A new survey sheds light on your situation, which apparently is more common than you might think. There is a reason the Mamas and Papas sang, “Monday. Monday, can’t stand that day!”
Sunday nights are hard nights for most people to fall asleep. Sleep specialist, Michael J. Breus, Ph.D. explains. People suffer form what is called “social jet lag.” Because people tend to stay up later on Friday and Saturday nights and then sleep in on those days, this weekend pattern throws the body into a sort of jet lag-your biological clock acts like it has traveled time zones. So when Sunday night comes, and you are ready to go to bed earlier again, your body says, “Not yet! I’m still on West Coast time here in the East!”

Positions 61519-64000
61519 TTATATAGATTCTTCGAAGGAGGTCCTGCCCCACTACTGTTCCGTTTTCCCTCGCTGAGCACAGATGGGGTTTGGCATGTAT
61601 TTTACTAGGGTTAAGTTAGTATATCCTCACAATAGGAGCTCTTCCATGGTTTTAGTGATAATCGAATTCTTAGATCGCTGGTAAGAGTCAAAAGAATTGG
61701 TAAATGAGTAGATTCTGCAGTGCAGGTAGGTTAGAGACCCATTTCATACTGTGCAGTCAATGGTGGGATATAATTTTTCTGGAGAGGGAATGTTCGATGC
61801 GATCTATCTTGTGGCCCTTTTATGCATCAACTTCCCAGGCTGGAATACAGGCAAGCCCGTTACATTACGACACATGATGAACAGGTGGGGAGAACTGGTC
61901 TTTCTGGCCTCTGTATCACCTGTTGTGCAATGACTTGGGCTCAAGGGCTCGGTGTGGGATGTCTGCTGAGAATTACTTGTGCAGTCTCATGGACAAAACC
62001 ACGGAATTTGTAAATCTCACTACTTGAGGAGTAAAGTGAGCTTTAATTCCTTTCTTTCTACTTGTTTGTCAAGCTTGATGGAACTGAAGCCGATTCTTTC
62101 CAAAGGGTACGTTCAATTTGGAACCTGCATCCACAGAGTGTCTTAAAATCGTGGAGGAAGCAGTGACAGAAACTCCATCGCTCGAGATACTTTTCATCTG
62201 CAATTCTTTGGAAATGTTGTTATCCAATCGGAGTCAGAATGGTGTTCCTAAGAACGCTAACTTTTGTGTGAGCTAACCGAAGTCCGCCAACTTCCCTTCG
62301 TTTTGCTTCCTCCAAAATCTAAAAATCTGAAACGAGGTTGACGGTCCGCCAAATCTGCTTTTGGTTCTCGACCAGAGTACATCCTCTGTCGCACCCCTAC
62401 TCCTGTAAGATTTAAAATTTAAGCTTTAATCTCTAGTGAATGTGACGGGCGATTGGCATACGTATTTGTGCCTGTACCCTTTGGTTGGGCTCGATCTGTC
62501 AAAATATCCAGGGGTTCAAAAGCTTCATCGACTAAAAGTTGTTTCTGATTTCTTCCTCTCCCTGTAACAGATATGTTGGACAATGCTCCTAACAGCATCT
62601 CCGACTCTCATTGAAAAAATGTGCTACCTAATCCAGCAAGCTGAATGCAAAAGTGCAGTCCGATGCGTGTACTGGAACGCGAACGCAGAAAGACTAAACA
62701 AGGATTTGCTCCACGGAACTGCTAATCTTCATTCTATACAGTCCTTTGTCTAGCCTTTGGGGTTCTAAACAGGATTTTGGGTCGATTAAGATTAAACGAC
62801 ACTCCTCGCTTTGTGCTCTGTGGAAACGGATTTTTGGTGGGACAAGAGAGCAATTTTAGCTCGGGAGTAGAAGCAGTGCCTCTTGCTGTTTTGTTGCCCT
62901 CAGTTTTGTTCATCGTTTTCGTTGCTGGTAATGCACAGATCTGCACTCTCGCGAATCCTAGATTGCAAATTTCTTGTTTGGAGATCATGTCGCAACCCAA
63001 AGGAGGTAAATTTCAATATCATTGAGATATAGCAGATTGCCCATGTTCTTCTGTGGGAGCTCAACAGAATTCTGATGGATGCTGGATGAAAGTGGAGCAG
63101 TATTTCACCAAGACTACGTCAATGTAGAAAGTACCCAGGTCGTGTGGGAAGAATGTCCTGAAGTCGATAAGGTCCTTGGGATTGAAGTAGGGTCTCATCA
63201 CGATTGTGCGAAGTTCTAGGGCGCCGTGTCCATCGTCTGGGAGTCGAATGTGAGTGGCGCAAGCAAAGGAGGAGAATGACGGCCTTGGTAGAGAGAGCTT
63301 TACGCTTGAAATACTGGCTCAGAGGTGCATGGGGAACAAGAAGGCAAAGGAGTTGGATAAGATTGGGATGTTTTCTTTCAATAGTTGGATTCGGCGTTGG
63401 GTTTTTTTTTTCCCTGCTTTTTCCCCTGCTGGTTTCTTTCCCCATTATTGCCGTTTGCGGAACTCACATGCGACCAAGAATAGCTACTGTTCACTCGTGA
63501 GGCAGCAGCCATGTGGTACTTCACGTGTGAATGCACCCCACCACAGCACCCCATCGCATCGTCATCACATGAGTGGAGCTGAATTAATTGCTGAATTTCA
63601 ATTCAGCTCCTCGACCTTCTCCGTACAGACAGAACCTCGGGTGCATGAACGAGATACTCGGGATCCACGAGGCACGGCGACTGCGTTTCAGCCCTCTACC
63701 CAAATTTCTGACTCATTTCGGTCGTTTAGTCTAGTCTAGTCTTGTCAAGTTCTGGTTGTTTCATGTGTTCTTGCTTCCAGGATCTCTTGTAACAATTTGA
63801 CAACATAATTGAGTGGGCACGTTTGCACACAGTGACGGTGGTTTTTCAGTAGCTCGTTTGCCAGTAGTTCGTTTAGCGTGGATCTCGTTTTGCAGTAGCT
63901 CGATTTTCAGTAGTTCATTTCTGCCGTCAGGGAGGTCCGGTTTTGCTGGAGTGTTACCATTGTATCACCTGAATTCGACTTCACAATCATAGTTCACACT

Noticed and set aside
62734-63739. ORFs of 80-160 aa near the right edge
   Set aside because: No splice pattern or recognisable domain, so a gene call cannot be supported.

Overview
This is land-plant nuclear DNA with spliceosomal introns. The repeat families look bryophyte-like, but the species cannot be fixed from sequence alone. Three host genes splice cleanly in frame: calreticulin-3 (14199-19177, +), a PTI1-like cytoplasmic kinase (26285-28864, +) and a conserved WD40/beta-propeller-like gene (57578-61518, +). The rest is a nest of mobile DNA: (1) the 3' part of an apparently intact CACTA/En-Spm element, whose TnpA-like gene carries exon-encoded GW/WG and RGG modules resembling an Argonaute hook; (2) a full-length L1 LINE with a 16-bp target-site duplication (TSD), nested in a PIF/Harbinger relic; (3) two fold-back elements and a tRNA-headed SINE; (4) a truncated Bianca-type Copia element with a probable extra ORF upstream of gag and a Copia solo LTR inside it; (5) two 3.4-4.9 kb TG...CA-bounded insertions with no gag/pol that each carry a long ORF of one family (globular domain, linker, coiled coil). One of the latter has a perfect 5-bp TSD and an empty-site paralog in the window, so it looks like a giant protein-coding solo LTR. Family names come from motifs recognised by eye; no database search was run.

And your biological clock isn’t the only thing at work here. Stress is another factor. Thinking and preparing for the work week or just getting back into the routine (kids and housework) leave us wide-eyed as well. We know this because the unemployed and students do better at falling asleep on Sunday nights!
Even so, you can help yourself by sticking to your regular sleep schedule on the weekends. I know, really? But it does help!
In terms of the stress, I’ve got lots of help in my Letting Go of Worry book.
One idea is to write down the thoughts that travel through your head so you can put those to rest for the night.
Another is to mediate before bedtime, take a hot bath and wind down with relaxation.
Focus your thoughts on the positive parts of the upcoming week, not the anticipated problems.
Trust God to get you through that stressful week. Whatever comes, you can handle it! Don’t let worried thoughts take over. If they come, replace them with positive thoughts or Scripture like, “I can do all things in Christ, ” or “God is on my side. ” This is how you take thoughts captive. If you don’t, insomnia might take you captive!
Now, relax and get a good night’s rest.